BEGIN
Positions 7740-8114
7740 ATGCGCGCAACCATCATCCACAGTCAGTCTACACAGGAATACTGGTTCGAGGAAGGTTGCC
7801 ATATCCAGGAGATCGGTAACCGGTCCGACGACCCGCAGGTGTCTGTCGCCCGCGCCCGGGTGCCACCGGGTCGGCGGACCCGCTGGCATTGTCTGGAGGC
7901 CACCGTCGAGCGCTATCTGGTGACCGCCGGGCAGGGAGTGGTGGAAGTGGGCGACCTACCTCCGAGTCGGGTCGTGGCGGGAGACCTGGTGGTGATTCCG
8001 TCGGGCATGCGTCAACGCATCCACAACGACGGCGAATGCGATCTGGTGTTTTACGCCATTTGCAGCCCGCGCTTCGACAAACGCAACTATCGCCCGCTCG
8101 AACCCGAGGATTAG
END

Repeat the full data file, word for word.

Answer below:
Positions 7740-8114
7740 ATGCGCGCAACCATCATCCACAGTCAGTCTACACAGGAATACTGGTTCGAGGAAGGTTGCC
7801 ATATCCAGGAGATCGGTAACCGGTCCGACGACCCGCAGGTGTCTGTCGCCCGCGCCCGGGTGCCACCGGGTCGGCGGACCCGCTGGCATTGTCTGGAGGC
7901 CACCGTCGAGCGCTATCTGGTGACCGCCGGGCAGGGAGTGGTGGAAGTGGGCGACCTACCTCCGAGTCGGGTCGTGGCGGGAGACCTGGTGGTGATTCCG
8001 TCGGGCATGCGTCAACGCATCCACAACGACGGCGAATGCGATCTGGTGTTTTACGCCATTTGCAGCCCGCGCTTCGACAAACGCAACTATCGCCCGCTCG
8101 AACCCGAGGATTAG